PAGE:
3.3.3. Post-Glacial and Glacial Landforms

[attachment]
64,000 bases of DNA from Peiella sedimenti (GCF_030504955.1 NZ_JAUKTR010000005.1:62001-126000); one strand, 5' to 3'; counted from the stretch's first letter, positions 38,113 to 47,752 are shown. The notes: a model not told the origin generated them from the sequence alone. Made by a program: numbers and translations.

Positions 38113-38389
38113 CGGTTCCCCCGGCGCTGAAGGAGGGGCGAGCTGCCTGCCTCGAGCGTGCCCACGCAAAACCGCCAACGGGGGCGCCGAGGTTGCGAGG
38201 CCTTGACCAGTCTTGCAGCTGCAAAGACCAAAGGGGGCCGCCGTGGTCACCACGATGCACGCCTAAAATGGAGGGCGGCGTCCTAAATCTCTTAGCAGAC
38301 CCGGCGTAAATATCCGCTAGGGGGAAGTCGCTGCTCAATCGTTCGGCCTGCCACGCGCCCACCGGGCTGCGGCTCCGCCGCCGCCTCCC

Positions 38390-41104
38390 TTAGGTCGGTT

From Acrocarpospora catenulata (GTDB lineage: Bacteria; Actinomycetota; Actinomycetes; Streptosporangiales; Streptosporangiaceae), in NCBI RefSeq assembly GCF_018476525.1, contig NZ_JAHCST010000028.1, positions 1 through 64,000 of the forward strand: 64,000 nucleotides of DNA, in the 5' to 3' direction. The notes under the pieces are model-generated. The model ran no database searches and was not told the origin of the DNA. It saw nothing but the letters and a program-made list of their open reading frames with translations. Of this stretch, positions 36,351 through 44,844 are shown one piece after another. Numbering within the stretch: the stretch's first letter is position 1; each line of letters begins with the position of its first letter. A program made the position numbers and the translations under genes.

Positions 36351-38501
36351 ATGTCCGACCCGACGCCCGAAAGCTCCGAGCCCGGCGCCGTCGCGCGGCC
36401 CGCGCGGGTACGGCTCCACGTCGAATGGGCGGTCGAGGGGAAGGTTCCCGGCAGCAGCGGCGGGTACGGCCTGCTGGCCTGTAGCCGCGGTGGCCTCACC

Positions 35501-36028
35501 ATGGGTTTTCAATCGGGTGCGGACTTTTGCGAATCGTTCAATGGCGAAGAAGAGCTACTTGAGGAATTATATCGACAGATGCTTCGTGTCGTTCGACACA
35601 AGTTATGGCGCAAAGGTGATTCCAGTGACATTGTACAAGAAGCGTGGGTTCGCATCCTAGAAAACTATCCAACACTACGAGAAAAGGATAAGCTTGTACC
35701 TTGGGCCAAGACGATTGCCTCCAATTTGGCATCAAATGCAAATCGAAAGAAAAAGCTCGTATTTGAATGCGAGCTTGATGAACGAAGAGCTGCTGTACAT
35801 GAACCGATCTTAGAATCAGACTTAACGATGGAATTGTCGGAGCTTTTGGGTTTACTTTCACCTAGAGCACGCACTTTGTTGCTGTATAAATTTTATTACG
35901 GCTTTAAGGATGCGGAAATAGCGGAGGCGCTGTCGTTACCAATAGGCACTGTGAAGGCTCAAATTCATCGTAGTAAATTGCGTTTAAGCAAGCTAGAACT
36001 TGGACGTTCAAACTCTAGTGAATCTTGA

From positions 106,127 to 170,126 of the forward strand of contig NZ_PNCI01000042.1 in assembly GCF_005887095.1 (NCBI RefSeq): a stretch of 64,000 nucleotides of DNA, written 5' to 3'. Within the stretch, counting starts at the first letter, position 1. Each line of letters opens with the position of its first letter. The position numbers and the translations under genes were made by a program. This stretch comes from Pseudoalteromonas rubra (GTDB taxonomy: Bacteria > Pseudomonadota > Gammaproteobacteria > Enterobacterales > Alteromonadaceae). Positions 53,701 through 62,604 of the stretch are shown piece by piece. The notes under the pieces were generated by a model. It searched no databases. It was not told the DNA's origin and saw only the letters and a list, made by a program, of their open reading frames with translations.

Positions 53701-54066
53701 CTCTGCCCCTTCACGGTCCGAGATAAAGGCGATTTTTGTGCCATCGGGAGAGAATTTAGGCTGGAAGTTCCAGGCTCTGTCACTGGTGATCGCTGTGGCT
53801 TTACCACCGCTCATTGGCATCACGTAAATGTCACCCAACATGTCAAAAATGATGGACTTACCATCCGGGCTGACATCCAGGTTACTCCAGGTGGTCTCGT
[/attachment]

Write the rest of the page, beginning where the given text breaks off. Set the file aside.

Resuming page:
The predominantly occurring landforms on the terrain are post-glacial. The farthest extent on the land of the Baranowski Glacier determines the location of the glacier terminus of the washed end moraine ridge along the coastline. In front of the proglacial lagoon, the ridge transforms into the morainal bank. At the northern tongue, an ice cliff with an elevation of 20 m a.s.l. has been measured. The ice cliff is grounded on a narrow passage between the proglacial lagoon and floods during high tides. Furthermore, close to the Siodło mountain, debris-covered glacier ice has been indicated. The forefield area is limited by lateral moraine ridges on both sides (Figure 9). The maximum elevation of the southern lateral moraine is 30 m a.s.l., whereas that of the ice-cored Błaszyk Moraine is approximately 50 m a.s.l. Furthermore, the Błaszyk Moraine is considered an earlier medial moraine ridge, formed as a result of confluence with the Sphinx Glacier [41]. The moraine is varied by a densely distributed moraine ridge crest with a transverse course to the main crest, which is parallel to the northern tongue (Figure 9a). Between the Błaszyk Moraine and the northern tongue the cascade system of five till terraces has been recognized (Figure 9a and Figure 11). The smooth surface of each terrace is separated by approximately 10 m of height steps. The exception is the highest terrace (T5), separated from lower (T4) by the 50 m step (Figure 10). The Western edge of the terrace 2 (T2) is covered by numerous crevasse-fill ridges with 10–40 m long, 1–6 m wide, and 0.5–2 m height. Orientation of the forms is transverse and oblique to the ice-flow direction (Figure 11).